Market Shares of Price Setting Firms and Trade Unions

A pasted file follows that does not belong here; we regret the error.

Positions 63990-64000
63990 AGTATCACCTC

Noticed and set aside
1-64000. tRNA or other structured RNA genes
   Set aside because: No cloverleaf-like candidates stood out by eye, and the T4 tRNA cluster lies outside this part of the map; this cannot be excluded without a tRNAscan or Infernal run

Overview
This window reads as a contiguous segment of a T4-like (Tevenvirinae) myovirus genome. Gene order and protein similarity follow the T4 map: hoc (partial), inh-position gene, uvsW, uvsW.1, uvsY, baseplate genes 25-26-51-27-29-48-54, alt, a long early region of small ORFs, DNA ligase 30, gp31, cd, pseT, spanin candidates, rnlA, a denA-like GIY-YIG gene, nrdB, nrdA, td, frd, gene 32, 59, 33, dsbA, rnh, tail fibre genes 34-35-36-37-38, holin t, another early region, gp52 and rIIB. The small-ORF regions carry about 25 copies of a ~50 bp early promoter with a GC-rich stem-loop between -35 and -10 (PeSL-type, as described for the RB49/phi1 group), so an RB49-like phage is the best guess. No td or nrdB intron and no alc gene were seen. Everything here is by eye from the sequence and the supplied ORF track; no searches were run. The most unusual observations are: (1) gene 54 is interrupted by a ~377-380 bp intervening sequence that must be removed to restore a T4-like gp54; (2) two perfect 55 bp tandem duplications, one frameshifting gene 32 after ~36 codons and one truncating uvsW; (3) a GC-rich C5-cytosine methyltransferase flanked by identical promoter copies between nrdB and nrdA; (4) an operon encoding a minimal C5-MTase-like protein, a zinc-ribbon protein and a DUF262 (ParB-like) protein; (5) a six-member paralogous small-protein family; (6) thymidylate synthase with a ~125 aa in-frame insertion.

In a unionized duopoly with price setting firms market shares in different wage determination settings are analyzed. I compare decentralized, centralized and sequential wage determination. In the decentralized setting the union in the more productive firm can exploit the differences in productivity for rising local wages. The rising wages in the more productive firm result in smaller differences of unit costs, therefore the market shares are split more equally in the decentralized setting than with centralized wage determination. Sequential wage determination results in an asymmetric outcome. Compared with the simultaneous case the market share of the wage-leader firm is smaller, because the competitor is able to undercut the wage. Additionally with sequential wage determination the union representing the workers of the more productive firm cannot exploit the productivity advantage by raising the wage rate by the same extent as in the simultaneous case.
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